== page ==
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. 2017 May 17;12(5):e0176528.
doi: 10.1371/journal.pone.0176528. eCollection 2017.

Analysis of Heterogeneity in T2-weighted MR Images Can Differentiate Pseudoprogression From Progression in Glioblastoma

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Free PMC article

Analysis of Heterogeneity in T2-weighted MR Images Can Differentiate Pseudoprogression From Progression in Glioblastoma

Thomas C Booth et al. PLoS One. .
Free PMC article

Abstract

Purpose: To develop an image analysis technique that distinguishes pseudoprogression from true progression by analyzing tumour heterogeneity in T2-weighted images using topological descriptors of image heterogeneity called Minkowski functionals (MFs).

Methods: Using a retrospective patient cohort (n = 50), and blinded to treatment response outcome, unsupervised feature estimation was performed to investigate MFs for the presence of outliers, potential confounders, and sensitivity to treatment response. The progression and pseudoprogression groups were then unblinded and supervised feature selection was performed using MFs, size and signal intensity features. A support vector machine model was obtained and evaluated using a prospective test cohort.

Results: The model gave a classification accuracy, using a combination of MFs and size features, of more than 85% in both retrospective and prospective datasets. A different feature selection method (Random Forest) and classifier (Lasso) gave the same results. Although not apparent to the reporting radiologist, the T2-weighted hyperintensity phenotype of those patients with progression was heterogeneous, large and frond-like when compared to those with pseudoprogression.

Conclusion: Analysis of heterogeneity, in T2-weighted MR images, which are acquired routinely in the clinic, has the potential to detect an earlier treatment response allowing an early change in treatment strategy. Prospective validation of this technique in larger datasets is required.

Conflict of interest statement

Competing Interests: The authors have declared that no competing interests exist.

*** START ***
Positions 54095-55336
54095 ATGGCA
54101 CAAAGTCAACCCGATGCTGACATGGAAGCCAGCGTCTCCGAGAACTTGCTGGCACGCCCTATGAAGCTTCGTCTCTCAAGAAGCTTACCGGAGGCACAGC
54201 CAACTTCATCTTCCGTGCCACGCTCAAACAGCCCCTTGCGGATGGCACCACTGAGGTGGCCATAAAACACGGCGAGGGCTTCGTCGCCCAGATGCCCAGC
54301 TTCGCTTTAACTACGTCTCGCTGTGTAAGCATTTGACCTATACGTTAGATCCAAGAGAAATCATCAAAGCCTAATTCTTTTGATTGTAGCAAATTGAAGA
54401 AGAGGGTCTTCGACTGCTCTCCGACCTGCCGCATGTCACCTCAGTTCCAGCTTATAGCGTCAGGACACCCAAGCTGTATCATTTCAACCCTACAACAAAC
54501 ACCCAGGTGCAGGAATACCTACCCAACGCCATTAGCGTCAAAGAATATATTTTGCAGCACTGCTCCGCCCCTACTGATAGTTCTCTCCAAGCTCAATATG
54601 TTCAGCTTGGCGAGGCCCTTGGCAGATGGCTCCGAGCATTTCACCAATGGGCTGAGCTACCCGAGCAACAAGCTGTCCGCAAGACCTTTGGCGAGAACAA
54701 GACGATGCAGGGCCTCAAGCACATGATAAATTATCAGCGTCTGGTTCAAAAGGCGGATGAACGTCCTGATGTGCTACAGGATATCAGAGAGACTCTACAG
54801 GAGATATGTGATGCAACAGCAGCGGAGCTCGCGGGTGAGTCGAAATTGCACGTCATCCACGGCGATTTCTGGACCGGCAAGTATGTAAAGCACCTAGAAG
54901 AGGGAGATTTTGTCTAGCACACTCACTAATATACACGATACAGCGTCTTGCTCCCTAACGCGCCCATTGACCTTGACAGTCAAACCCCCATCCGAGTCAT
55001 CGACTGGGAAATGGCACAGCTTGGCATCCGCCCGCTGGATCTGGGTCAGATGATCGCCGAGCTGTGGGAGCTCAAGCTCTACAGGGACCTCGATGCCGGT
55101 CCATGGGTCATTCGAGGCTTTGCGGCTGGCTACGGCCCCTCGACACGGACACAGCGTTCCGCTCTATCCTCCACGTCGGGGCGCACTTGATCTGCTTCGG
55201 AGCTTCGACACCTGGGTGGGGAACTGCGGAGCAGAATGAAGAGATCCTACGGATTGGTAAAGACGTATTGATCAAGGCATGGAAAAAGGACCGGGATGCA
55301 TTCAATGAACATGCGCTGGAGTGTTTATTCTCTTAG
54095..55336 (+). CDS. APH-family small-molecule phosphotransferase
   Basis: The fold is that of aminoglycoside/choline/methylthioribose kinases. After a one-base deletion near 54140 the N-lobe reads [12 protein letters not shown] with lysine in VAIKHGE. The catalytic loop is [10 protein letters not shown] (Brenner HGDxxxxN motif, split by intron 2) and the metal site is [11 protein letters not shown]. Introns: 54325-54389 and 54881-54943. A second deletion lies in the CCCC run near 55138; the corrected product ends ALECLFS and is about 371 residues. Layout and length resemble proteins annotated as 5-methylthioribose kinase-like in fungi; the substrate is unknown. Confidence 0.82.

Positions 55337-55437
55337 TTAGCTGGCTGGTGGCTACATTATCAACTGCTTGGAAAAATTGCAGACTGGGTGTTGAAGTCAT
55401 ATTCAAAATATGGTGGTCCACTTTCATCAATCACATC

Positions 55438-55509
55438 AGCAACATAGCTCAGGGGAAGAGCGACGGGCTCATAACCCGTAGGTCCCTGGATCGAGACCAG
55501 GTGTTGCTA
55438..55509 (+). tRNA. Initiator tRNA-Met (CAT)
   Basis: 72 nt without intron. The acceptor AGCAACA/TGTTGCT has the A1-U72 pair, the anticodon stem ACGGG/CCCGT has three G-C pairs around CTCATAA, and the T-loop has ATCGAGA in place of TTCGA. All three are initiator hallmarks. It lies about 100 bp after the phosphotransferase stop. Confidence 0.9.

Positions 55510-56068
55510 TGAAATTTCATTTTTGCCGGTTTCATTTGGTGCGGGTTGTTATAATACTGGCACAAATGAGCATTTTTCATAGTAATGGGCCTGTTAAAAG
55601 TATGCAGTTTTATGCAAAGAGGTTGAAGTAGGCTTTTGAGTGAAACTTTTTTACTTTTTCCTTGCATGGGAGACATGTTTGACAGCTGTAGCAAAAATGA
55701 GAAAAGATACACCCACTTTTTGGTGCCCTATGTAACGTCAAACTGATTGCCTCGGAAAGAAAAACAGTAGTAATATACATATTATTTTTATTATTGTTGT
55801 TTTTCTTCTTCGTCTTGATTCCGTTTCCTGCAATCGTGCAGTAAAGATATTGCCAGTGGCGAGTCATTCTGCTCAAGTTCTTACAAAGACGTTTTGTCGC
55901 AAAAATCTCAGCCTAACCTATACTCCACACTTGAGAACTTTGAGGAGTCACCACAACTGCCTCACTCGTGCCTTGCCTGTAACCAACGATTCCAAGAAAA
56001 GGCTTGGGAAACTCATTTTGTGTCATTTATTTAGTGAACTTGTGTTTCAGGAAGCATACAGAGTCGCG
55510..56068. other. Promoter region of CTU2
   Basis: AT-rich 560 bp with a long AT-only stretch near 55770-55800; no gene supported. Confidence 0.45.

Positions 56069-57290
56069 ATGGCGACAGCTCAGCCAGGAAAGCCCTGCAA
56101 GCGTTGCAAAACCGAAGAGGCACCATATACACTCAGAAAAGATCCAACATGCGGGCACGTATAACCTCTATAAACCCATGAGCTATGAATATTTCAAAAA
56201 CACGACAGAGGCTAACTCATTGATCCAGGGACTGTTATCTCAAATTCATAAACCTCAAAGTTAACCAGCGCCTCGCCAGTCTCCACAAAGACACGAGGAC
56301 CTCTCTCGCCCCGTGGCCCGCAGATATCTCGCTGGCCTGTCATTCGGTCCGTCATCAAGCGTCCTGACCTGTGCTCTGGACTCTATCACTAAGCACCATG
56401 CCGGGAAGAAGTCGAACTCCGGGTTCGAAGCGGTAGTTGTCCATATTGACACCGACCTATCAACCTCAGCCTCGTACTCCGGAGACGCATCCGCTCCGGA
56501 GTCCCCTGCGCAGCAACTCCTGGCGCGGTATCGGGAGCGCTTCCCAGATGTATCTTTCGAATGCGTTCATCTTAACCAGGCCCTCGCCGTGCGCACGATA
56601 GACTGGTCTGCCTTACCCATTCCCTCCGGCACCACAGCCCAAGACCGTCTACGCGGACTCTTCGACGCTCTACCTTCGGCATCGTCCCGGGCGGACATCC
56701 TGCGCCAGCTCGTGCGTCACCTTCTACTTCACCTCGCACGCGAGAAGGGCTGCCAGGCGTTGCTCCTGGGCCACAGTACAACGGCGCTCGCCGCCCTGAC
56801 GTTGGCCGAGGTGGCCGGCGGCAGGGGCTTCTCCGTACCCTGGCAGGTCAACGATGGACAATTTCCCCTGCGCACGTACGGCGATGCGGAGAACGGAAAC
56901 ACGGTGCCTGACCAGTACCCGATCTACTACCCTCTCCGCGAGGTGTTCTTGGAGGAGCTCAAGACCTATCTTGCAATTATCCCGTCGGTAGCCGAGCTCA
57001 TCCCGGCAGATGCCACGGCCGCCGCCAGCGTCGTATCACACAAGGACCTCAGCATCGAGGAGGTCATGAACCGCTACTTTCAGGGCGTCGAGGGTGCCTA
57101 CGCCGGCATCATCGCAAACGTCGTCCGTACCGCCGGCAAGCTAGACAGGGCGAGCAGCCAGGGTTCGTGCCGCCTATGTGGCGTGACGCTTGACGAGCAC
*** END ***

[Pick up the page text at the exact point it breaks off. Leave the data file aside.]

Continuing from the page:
Figures

Fig 1
Fig 1. Grey-scale thresholding of a region of interest.
A segmented region of interest (ROI) displayed as a binary combination of black and white pixels at 11 different grey-scale thresholds. Each of these black and white images can be characterized by the three 2D MFs; area, perimeter and genus.
Fig 2
Fig 2. MFs of the retrospective patient cohort.
Spectral representations of MFs (mean ± standard error) plotted as a function of grey-scale threshold using blinded (a-c) and unblinded (d-f) data from the retrospective patient cohort. The more heterogeneous the regions of interest, the higher the normalized perimeter value; and the further the genus value is from unity.
Fig 3
Fig 3. Training dataset feature selection.
(a) Graph of -log10P values for all features derived by comparing progression and pseudoprogression datasets (2-tailed unpaired t-test). The significance threshold was set arbitrarily at P < 0.05 (horizontal line) and the selected features are shown as solid black bars. (Abbreviations: nArea, normalized area; nPeri, normalized perimeter; nSI, normalized signal intensity). (b) Heat map showing the selected features from the univariate scaled values of the MFs and size metrics used in the optimal SVM model for the training dataset. Dark blue represents the lowest values and yellow the highest values. Note that patient 20 was the only case of pseudoprogression assigned on clinical grounds in the study and was a false positive. (Abbreviations: PsP, pseudoprogression; P, progression). (c) Bland-Altman plot comparing the difference between two observer measurements, and the mean of the measurements. The bias was 0.4±1.6. The mean bias and the 95% limits of agreement of the interobserver difference are shown as dotted lines.
Fig 4
Fig 4. Training dataset size and signal intensity selected features.
Plot of (a) total perimeter (P = 0.03, t = 2.3, 15 df) and (b) total area (P = 0.02, t = 2.6, 15 df) for patients with progression and pseudoprogression in the training data set. (c) Plot of the normalized minimum signal intensity (P = 0.006, t = 3.2, 15 df) for patients with progression and pseudoprogression in the training data set. (d) Relationship between total area and total perimeter for patients with progression (squares) and pseudoprogression (crosses) in the training data set. Total area is a surrogate metric of volume (a stack of slices summed together) and total perimeter is a surrogate metric of surface area (a stack of slice perimeters summed together). The solid line gives the relationship between volume and surface area for a sphere.
Fig 5
Fig 5. Model comparison with radiation necrosis and vasogenic oedema.
T2–weighted axial images showing a patient with (a) progression, (b) pseudoprogression, (c) radiation necrosis, and (d) vasogenic oedema. Principal component score plot (e) for those patients with progression (filled black squares) and pseudoprogression (empty squares) from the training dataset, using the features selected for the original SVM model. Vasogenic oedema (triangle) and radiation necrosis (empty circle) were also plotted using the same set of selected features. All features were univariate-scaled. The displayed T2 Hotelling’s tolerance ellipse is set at the 0.05 significance level. The loading plot (f) corresponding to the principal component score plot, showed that the normalized perimeter and size features were positively correlated and separated pseudoprogression from progression and radiation necrosis.

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